1. We can’t attack Stephenie Meyer because she is rich.

  2. We can’t attack Stephenie Meyer because her book and the woman herself have moved beyond the real and have become cultural icons.

  3. What is wrong with girls having power to choose when they want to have sex?

  4. What is wrong with…

I agree passionately with what Mette says here with just one tiny change. I don’t believe Bella’s choice to keep her baby is “anti-feminist.” It was a choice. If the book showed Bella wanting to abort but being pressured into keeping her baby, I could see a problem (in fact all her loved ones are encouraging her to abort for her own sake, but she sticks to her guns). If the book showed multiple young women who all made the same choice as if it were the only correct choice for everyone, I could see a problem. But this is one woman who makes her own choice. Feminism advocates for women to have the opportunity to make choices and live their lives according to their best desires and full potential, not hindered by their gender. If feminism has changed and only advocates for women’s right to make choices that always agree with me/you/the group/some ideology, then feminism won’t work anymore.

I recently heard a writer speaking at a conference (a writer I respect, like, and who has had objectively admirable success). When asked by the audience to name a favorite book, he answered, “I’ll tell you one I wish had never been written: Twilight.” It was an unnecessary and petty comment, I thought, but what really troubled me was the audience’s reaction: they applauded and cheered. I’ve encountered similar scenes dozens of times.By all means, don’t like Twilight. Don’t read it. Or read it and have intelligent conversations about why you don’t like it. But I question why it’s become okay to hate, mock, demean, ridicule this writer woman and her series that’s loved by so many women.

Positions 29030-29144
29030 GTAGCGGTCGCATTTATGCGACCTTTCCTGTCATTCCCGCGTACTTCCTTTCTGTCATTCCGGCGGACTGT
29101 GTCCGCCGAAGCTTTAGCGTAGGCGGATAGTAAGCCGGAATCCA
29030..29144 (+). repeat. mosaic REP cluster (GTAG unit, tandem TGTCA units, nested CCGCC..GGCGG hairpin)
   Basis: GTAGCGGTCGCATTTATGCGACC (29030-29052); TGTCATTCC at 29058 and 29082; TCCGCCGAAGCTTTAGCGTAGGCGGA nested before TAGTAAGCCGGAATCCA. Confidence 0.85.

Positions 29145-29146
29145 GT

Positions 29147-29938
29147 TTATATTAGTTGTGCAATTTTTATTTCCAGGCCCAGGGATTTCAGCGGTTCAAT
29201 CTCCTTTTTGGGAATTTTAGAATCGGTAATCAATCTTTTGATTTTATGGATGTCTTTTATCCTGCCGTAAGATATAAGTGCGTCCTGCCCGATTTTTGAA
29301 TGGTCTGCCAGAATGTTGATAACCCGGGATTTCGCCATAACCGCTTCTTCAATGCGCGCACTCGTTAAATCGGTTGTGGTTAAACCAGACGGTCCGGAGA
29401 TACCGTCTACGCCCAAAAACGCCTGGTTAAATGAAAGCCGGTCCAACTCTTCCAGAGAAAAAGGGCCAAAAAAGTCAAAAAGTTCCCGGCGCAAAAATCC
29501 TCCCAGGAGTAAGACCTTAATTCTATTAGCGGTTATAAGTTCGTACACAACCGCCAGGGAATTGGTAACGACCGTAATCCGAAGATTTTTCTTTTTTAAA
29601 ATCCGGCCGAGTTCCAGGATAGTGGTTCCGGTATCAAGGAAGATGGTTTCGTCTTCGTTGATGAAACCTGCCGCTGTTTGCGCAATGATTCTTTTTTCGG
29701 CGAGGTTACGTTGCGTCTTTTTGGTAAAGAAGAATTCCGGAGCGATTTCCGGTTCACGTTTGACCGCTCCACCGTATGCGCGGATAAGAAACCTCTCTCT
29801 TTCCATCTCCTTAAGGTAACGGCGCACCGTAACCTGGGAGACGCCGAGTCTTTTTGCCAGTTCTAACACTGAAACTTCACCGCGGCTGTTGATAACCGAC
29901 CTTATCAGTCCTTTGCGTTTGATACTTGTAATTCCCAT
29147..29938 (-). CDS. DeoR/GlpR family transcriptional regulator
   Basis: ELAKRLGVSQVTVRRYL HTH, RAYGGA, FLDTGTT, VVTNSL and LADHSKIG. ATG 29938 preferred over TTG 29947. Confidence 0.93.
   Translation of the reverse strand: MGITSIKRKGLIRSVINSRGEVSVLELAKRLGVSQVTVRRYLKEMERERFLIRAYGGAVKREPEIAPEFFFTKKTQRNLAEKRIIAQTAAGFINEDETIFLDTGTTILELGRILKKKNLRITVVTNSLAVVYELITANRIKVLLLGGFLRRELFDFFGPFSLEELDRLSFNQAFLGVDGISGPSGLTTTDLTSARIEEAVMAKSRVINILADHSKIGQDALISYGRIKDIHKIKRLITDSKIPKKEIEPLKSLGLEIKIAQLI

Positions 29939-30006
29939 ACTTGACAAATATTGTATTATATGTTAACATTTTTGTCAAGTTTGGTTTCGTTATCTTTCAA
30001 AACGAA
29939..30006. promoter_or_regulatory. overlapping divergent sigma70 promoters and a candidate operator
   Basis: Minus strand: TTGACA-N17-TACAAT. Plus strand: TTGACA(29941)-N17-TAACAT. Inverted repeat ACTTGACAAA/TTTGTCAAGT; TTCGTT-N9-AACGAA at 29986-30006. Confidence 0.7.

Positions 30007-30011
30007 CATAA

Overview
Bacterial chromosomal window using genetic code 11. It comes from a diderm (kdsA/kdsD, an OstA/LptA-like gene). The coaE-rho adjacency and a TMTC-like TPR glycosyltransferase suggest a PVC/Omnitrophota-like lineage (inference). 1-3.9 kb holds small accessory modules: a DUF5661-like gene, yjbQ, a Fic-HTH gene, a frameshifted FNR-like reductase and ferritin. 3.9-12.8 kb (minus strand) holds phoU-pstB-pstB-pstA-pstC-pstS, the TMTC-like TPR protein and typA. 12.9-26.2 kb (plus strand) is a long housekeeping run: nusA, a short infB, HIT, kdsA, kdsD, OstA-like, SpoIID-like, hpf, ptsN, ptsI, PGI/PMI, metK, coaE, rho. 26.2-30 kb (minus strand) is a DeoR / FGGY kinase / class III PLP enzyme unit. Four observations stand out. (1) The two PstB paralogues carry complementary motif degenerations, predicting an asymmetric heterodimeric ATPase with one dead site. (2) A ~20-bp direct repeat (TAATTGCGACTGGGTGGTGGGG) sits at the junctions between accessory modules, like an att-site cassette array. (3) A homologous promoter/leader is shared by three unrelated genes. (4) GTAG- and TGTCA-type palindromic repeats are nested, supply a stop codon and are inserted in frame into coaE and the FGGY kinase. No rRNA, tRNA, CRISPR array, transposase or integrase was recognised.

One thing I like about tumblr is it’s organized around the positive. You like a post. You reblog a post. You ignore the negative. This seems healthy to me. I think we’re all happier when we define ourselves not by what we hate but by what we love.

I have never claimed that Twilight is, in fact, good (in any other sense than “good fun”), but I have been disturbed at how unpleasant the hatedom for the books and films are.

(Cue all of my followers unfollowing :( Come back!  I promise not to fill your dash with wampires and vervovles!)